Midwife or OB/GYN: Who’s Right for You?

Nov 10, 2022


If you’re planning to start a family or are pregnant (whether for the first time or the fifth!), you may be asking, “Who’s going to be my care provider and deliver my baby?” A good place to start is deciding is whether you’ll be seen by a certified nurse-midwife or an OB/GYN.

But what’s the difference between the two, and how will your experience vary? Read on to learn how these experts can guide you through pregnancy, labor, delivery and postpartum.

What’s the difference?

Certified nurse-midwives

A certified nurse-midwife has a master’s degree in nursing, with a focus on pregnancy, birth, postpartum care, newborn care, and women’s health and contraception. All of our midwives are certified by the American Midwifery Certification Board, as indicated by “CNM” after their name.

Our midwives also all have specific experience in supporting women in unmedicated, physiologic labor and have all worked in birth centers and home births in the past. “Labor can be hard, but your midwife is there to provide one-on-one care every step of the way,” says Kori Pienovi, CNM. “We’re there to encourage you in the hardest parts of labor and give you the tools and support to bring your little one into the world. We know it’s difficult, but we get to watch women overcome the pain of labor every single day.”

Midwife deliveries, for those who are low-risk, take place in special midwifery suites (like those found in birth centers) within our hospital's Family Birth Place. These rooms offer comfort tools like a labor tub, a queen-size bed, birth balls, squatting bars, mats for kneeling and birth stools. They also lack the beeping and whirring machines and monitors found in traditional hospital labor and delivery rooms.

If a patient becomes moderate- or high-risk during labor or delivery, or if they desire pain management beyond water immersion or nitrous oxide, they may be moved to a traditional labor and delivery room while remaining under the care of midwives.

“Our aim is to provide compassionate care, holding space for your story and allowing you to be the guide as you navigate your personal birthing journey,” says Catherine Schaefer, CNM. “Your midwife will meet you when you first check in and support you through your labor and delivery, along with doulas and nurses. All of us allow you to labor without a lot of interruptions.”


An OB/GYN is a medical doctor who provides prenatal and postpartum care and delivers babies. They are experts in complicated cases and are also surgeons who can perform both planned and unplanned C-sections. Like CNMs, they work with you to meet your birth goals.

If you’re delivering with an OB/GYN, you’ll be in a traditional labor and delivery room with access to epidurals and other medical interventions. Much of your labor care will be managed by nurses. Your personal doula can support you in your birth, and an anesthesiologist is on call for pain management.


Beyond labor and delivery, both OB/GYNs and midwives provide a full range of women’s health care from well-woman visits to family planning, pregnancy, birth and menopause care.

If complications arrive during your pregnancy, labor or delivery, midwives can use medical intervention and have full access to our OB/GYNs for support and collaboration. Both doctors and midwives share a common goal: to keep you and your little one safe and healthy during pregnancy, labor, birth, delivery and the postpartum period.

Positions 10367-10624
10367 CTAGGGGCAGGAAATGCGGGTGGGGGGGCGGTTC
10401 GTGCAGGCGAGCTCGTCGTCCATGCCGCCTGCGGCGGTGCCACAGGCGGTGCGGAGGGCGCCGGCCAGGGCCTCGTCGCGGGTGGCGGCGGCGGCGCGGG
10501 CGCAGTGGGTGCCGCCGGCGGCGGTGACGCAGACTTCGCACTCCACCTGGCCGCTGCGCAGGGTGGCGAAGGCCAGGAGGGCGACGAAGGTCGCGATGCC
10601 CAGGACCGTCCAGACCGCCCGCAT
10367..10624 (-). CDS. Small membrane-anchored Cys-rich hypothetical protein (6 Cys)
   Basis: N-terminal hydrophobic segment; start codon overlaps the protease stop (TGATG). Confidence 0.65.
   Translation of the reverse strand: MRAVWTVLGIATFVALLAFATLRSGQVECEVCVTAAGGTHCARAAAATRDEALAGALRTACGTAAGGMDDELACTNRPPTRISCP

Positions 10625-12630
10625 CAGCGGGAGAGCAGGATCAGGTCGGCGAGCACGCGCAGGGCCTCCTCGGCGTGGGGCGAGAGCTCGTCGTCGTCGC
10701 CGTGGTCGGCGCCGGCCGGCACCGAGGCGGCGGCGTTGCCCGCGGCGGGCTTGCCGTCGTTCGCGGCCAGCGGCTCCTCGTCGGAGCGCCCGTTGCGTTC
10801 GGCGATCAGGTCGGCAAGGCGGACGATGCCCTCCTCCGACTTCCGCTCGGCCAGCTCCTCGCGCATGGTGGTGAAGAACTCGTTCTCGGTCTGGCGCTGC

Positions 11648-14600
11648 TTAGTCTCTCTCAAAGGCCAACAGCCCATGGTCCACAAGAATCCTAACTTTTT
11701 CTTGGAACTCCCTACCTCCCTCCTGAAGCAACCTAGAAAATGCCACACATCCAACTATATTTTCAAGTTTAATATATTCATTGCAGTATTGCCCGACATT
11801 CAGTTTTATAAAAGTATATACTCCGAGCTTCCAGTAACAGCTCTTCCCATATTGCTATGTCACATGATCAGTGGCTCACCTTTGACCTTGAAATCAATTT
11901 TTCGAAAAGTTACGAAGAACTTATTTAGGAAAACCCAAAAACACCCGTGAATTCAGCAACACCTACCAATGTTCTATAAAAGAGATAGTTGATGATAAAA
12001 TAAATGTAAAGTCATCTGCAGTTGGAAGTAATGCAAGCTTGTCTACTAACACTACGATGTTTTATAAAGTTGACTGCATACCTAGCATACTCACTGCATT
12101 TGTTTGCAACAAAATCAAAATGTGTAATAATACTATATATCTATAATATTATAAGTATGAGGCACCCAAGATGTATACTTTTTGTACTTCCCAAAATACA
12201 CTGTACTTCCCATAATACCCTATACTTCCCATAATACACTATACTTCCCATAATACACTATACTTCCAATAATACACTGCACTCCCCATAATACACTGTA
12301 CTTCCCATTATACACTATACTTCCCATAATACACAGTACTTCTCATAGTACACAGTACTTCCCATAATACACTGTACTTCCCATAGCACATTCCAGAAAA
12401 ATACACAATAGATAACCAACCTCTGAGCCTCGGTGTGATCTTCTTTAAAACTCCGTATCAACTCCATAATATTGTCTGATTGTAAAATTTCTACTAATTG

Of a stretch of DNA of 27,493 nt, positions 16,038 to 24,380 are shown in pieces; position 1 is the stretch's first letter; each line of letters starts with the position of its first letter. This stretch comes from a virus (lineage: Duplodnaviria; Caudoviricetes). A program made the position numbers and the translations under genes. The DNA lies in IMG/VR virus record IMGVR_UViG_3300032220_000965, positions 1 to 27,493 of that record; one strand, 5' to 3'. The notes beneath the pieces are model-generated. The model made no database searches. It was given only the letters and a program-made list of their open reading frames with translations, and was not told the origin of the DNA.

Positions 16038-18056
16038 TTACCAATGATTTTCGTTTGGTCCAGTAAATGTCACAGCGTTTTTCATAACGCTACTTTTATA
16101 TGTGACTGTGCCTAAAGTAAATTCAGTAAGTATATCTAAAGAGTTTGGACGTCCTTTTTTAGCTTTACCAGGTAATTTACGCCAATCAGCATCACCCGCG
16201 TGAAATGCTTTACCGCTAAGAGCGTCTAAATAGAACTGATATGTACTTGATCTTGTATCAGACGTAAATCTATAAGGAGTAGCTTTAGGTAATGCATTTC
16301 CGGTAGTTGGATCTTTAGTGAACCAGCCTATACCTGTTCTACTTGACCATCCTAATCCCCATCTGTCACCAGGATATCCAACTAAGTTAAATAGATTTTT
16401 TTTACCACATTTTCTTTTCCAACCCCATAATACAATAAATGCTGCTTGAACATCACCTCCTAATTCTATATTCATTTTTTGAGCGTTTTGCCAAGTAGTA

Who to pick

It can be overwhelming to decide on a care provider — especially in the early stages of pregnancy. You may want to start by asking yourself what type of birth you’d like to have. Here are some questions to guide your decision.

Is my pregnancy high-risk?

If you have a high-risk or complicated pregnancy, your care will be managed by an OB/GYN. If you have a low-risk or uncomplicated pregnancy, you can opt for a midwife if you’re planning on an unmedicated, low-intervention birth.

Some factors that may lead to a high-risk pregnancy include preexisting conditions like high blood pressure or diabetes.

If you’re not sure, ask your current care provider whether your pregnancy is high-risk or low-risk. Keep in mind that status could change throughout your pregnancy.

How do I want to manage my pain?

The pain of childbirth can be managed through water immersion, nitrous oxide, IV pain medication or an epidural. All the providers at Family Birth Place honor your choice for how you wish to cope with labor. If you’re planning a low-intervention birth, you may want to be seen by a midwife. If you’re planning to use an epidural or other medication, you may want to be seen by an OB/GYN.

If you'd like an unmedicated/physiologic birth, our midwives have created an environment to support this in our midwifery suites. Midwives are experienced in supporting you through the challenges of labor and birth by using your own inner resources and strength.

Do I need to have a C-section?

If you’ve had a C-section before and need to have a scheduled C-section, your surgeon will be an OB/GYN physician. Even if you’ve been seen by a midwife for prenatal care and need to have an unplanned C-section, an OB/GYN will perform the operation to deliver your baby. However, a midwife will assist during the procedure and remain with you throughout labor and delivery.

The best of both worlds

When you give birth at our Family Birth Place, you have the best of both worlds: highly trained and qualified midwives to attend your birth and support the goals of your birth plan plus a full team of OB/GYNs and nurses available in a safe, comfortable environment.

No matter who you choose or how your baby makes their entrance into the world, your entire Family Birth Center care team is here to support you every step of the way. Meet our team to find the provider who’s right for you.

Tags: Maternity